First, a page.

The consequence is there is no requirement for the monthly budget-scrutiny meetings. Why would you review variances in line items if you can predict the total costs going forward? (I guess the answer is you’d do it if you wanted to tamper).
The next European Beyond Budgeting Meeting is in Stockholm.
As more and more financial services organisations go digital, we find ourselves walking in to the same problems around the world. New digital services are designed by ‘blue-sky thinkers’ with a bias to use the features of the new technology. They start their development of these services by imagining customers, calling them ‘personas’. With every new digitised service designed and delivered, they strive to meet requirements for forcing customers down that channel. The consequence is more failure demand in their service centres.
It is a re-run of what we saw in the 80s when call centres were established. If you start with a focus on lowering transaction costs and you have no knowledge of demand, you drive up failure demand; costs go up and customer satisfaction goes down. We will be running a Masterclass on digital services in the spring. As well as explaining why this problem occurs – and how serious it is – we’ll show how to design digital services that are effective, and explain how to determine whether a digital channel will be the right or wrong way to go.
More in the next newsletter.
I have been invited to speak at a conference on shared services in January. Having seen the agenda I can predict I’ll be the only person questioning the wisdom, explaining why we have so many well-publicised failures – about which the protagonists only say it’s OK if you do it right – and describing how to design services that work, releasing buckets more money than sharing could ever deliver. Should be fun.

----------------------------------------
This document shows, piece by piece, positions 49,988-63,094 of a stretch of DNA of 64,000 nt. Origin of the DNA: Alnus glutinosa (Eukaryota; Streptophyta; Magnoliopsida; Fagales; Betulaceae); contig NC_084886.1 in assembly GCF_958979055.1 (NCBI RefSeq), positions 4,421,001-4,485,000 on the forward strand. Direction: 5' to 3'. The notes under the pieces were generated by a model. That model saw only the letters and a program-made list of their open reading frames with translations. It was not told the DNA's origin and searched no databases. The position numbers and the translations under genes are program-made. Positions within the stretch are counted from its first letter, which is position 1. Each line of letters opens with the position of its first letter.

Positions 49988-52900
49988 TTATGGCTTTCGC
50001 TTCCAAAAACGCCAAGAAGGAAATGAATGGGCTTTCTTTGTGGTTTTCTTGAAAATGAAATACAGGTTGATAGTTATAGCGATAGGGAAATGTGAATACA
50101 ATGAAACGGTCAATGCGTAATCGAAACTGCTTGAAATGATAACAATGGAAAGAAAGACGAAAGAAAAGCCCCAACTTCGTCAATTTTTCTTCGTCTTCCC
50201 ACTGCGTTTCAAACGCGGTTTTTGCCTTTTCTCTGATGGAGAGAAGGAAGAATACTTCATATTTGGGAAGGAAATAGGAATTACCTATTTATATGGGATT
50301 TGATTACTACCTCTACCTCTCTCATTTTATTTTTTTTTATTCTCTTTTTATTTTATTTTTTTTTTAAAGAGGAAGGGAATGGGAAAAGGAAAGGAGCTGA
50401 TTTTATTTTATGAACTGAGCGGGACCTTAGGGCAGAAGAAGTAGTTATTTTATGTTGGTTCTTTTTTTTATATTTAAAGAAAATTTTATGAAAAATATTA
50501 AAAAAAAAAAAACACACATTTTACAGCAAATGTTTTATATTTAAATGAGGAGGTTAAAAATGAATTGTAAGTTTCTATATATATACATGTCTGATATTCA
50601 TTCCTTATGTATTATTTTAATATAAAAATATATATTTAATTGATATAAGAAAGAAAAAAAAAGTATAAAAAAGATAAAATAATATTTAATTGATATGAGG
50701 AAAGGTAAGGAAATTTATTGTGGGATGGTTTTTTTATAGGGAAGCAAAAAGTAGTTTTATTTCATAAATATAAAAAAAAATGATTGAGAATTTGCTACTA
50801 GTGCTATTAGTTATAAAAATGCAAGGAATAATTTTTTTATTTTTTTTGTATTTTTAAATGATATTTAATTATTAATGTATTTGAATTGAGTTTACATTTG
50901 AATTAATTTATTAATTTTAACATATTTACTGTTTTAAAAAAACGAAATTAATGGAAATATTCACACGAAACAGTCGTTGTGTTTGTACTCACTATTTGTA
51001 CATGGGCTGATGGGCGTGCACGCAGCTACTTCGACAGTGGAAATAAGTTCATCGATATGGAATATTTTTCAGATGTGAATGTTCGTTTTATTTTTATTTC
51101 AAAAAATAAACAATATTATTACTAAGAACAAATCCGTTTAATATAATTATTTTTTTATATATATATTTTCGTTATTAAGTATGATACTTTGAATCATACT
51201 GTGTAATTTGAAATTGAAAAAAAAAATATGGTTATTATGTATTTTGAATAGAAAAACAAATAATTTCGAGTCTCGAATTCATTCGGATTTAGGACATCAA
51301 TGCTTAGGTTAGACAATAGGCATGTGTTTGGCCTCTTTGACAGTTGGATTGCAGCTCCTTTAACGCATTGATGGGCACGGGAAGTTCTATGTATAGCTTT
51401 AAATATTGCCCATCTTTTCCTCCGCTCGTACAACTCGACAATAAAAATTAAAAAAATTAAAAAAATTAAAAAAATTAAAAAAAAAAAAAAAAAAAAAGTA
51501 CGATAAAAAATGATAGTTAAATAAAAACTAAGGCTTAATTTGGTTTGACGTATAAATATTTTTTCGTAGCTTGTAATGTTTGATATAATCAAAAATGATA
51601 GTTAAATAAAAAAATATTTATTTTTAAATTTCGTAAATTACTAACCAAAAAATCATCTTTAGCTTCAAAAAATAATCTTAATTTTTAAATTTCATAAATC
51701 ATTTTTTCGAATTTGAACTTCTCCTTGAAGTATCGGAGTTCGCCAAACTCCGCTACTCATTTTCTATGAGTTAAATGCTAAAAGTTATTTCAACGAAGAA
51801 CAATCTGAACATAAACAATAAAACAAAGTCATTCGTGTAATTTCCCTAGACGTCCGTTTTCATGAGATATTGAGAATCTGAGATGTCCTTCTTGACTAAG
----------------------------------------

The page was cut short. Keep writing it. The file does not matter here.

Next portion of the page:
More information here.
Read this. A wise man’s view of the privatisation fad.
It is free to join, we will organise local and national events and network members will be offered discounts on Masterclasses.
Going beyond command and control is no pipe dream. Those who have crossed the Rubicon have achieved outstanding results and will never go back to their old management ways. The Network will provide a haven for the activist, inspiration for the curious and practical support for the implementer.
More information here.
I did a podcast for an Irish organisation. You can listen to it here.
Not like this. Reports tell us that to enthuse and empower those NHS managers who failed to meet their Accident and Emergency targets, the managers were obliged to chant ‘we can do this’. Pathetic.
If NHS leaders knew the extent and causes of failure demand in their system they’d understand the folly of brow-beating managers and they might begin to understand what problems they ought to be solving.
Read a report here.
A gift for anyone who works in the public sector and just wants to get on and do the sensible thing, Richard Davis’ book, Responsibility and Public Services. Brilliant, clear and practical.
Thanks for reading and enjoy the holiday!